The most impressive edifice in Famagusta, if not the whole of Cyprus, is the beautiful gothic Catholic Cathedral built during the Lusignan period and dedicated to St. Nicholas. Constructed in the 14th C it is styled very much on the same lines as Rheims Cathedral in northern France. It was here that the Lusignan kings were crowned as Kings of Jerusalem, an honour in name only as the Kingdom of Jerusalem, was lost to Saladin in 1187, and never regained. It was also in this cathedral that the last of the Lusignan monarchs, and widow of James II, Queen Catherine Cornaro, abdicated the throne and handed the island over to Agostino Barberigo, the Doge of Venice in 1489.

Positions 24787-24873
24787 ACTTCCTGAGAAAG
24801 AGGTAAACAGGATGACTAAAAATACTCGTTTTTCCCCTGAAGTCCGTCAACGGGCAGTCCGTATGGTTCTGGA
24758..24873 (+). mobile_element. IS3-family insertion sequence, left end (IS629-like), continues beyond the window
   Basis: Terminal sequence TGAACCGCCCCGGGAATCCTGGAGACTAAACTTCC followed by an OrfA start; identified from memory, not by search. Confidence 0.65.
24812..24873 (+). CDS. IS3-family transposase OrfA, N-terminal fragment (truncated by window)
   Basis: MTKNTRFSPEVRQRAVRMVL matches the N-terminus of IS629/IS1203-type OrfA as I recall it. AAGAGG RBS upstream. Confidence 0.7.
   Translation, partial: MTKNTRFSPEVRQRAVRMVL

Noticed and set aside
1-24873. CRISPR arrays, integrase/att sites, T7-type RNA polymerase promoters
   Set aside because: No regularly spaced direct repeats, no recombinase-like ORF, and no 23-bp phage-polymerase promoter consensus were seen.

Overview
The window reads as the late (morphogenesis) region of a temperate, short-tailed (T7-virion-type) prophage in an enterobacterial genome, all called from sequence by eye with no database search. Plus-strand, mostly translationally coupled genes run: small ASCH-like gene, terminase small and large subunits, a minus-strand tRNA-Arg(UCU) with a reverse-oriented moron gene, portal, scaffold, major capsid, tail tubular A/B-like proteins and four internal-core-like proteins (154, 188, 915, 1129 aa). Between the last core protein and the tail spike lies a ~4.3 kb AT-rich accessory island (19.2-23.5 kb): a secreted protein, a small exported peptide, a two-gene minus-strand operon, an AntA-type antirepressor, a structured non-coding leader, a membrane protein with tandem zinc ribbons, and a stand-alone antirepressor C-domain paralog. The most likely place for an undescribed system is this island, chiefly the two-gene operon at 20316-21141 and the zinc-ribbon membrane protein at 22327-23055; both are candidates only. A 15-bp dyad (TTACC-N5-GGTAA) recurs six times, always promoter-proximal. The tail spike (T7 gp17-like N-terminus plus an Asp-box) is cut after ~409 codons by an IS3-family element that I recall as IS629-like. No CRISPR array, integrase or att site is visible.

The interior of the cathedral has a pleasing simplicity about it. The walls have been cleaned and the stonework remains bare. The entire floor is carpeted with the exception of one small section in the northern apse where can be found the tombstone covering the last resting place of Bishop Etier of Nabinaux, who is said to have died of a chill caught after bathing in the sea in 1365. All other mortal remains buried beneath the concealed flagstones were thrown out after the Ottoman conquest in 1571. Just why Bishop Itier was spared such gruesome dispersal of his bones, history does not relate.
There is no admission fee though a donation is requested.